Behind the Song: Fleetwood Mac, “Hypnotized”

Many people are only familiar with the Stevie Nicks-Lindsey Buckingham era Fleetwood Mac. Which makes sense, since this classic lineup sold millions and millions of albums, and was on the front page of major magazines because of the band members’ infidelity, drug use, and constant drama, which hasn’t ended yet even though the members are now in their 70s. But die-hard fans are familiar with several incarnations of the band that made great records in the late ‘60s England while Nicks and Buckingham were still California teenagers.

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From 1971 to 1974, the once blues-based Fleetwood Mac featured the more modern and poppy writing, singing and guitar playing of a movie producer’s son from Hollywood named Bob Welch. Welch wrote over a dozen songs during this Mac era, one of which was “Hypnotized,” which has become a rock classic.

“Hypnotized” was a song about the possibility of a visit from alien life from the album Mystery to Me. The song features an ethereal guitar part by then-lead guitarist Bob Weston, with a great sound that wasn’t easy to achieve in those days with the limited effects options guitar players had. With an intro propelled by 14 seconds of triplets on Mick Fleetwood’s kick drum, the song was instantly recognizable, and there was plenty of time to turn up the radio before Welch’s vocal began.

Welch answered FM aficionados’ questions about the song on the fan-based website,, in 1999 and 2003.       

“What I remember about the Mystery to Me sessions is almost everything, so let me be selective. It was a cold winter, and we used the Rolling Stones’ mobile unit to record. I had to re-write all of my songs, because, for instance, ‘Hypnotized’ was intended to be sung by Dave Walker, who was ‘let go’ (there really is no nice way to say it) because, although he was a great singer, we (belatedly) realized that he just stylistically didn’t fit FM.”

“Those two guys in Pascagoula, Mississippi, Charles Hickson and Calvin Parker had just reported on a major UFO encounter, and it was all over the TV for a while. Part of that went into ‘Hypnotized.’  Mick copied my Maestro Rhythm Machine part for ‘Hypno’ almost exactly … Mick’s sense of tempo, in this day before drum machines, was almost perfect … ‘Hypnotized’ was primarily inspired by [Carlos] Castaneda’s books, the Hickson Pascagoula UFO sighting, some stories told to me by friends, and some personal experiences.”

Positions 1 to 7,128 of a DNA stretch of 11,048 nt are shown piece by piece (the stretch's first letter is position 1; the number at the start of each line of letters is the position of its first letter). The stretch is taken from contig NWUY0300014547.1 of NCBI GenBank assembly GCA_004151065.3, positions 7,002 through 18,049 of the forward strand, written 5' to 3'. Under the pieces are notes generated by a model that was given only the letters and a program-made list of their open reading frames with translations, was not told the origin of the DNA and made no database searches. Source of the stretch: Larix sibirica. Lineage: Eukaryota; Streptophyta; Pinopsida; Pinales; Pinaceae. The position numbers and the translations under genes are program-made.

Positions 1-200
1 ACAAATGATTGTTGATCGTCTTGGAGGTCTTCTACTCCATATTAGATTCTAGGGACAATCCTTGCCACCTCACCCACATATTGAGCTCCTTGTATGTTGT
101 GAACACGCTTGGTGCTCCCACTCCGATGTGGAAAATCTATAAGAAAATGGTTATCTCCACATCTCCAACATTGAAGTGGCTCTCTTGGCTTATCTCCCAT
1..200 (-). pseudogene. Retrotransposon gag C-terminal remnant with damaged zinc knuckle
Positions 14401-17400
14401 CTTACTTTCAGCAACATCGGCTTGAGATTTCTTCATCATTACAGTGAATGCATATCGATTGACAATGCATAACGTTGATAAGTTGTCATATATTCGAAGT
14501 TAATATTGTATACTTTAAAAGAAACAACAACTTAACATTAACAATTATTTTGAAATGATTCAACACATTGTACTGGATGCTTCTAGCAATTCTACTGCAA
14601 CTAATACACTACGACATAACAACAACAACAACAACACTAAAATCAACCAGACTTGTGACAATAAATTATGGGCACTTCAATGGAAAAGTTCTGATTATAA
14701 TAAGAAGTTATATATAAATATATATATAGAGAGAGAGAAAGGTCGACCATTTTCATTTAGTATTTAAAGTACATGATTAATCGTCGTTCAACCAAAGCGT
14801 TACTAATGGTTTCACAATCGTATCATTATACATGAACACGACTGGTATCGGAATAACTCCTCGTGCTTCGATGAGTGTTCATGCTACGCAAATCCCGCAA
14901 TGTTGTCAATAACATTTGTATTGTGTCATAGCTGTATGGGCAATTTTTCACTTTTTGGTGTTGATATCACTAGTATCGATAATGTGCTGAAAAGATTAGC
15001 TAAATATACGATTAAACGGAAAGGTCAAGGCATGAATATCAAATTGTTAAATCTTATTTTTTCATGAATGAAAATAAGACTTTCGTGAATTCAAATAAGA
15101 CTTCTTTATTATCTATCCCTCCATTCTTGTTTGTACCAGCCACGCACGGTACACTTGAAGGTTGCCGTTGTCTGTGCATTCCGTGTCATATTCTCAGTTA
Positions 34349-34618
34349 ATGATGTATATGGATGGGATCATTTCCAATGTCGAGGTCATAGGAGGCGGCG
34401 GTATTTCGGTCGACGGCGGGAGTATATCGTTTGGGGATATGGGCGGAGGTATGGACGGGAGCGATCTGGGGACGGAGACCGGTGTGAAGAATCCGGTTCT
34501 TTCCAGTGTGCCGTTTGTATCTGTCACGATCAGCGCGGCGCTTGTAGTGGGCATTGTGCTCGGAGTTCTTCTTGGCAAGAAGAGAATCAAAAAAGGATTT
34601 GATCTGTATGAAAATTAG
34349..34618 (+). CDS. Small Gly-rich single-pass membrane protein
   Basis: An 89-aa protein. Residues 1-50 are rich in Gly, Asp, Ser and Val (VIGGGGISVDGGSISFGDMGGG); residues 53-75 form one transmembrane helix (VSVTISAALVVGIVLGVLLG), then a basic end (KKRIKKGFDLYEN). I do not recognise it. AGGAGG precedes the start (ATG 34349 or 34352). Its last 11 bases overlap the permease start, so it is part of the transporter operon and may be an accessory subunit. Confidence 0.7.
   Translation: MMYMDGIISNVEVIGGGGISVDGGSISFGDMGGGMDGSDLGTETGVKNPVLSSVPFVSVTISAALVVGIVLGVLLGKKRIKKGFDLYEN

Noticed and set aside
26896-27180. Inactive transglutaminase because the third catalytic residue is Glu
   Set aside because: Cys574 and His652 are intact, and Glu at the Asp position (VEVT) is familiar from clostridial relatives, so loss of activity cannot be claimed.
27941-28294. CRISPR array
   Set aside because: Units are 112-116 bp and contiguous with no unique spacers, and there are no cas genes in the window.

“A guy that I used to work with from Winston-Salem [NC] told me the story of he and some friends riding dirt bikes 20 miles or so out in the woods when they came upon a strange ‘crater’ in the ground with smooth sides like melted glass. It was a ‘pond’ in the sense that there was some rainwater in it I guess. There were no access roads or caterpillar tracks so it wasn’t a construction site … They all immediately got the feeling they should get out of there. Maybe it was a meteor impact? I just liked the imagery for the song.”

The band’s blues roots aren’t completely ignored here; take a close listen to the “mmm-mmm” harmony part sung by Welch and Christine McVie, and note the minor-scale notes that would have easily been at home as a guitar riff on any Chicago blues album. Welch said that “Hypnotized” was the FM song he was most fond of. “My favorite song that I wrote from the old days is ‘Hypnotized.’ It had the ‘magic.’”

After leaving Fleetwood Mac, Welch went on to have a couple big radio hits as a solo artist, “Sentimental Lady” and “Ebony Eyes.” He later befriended an aspiring band called Guns ‘n’ Roses in L.A. before he moved to Nashville, where he took his own life in 2012.

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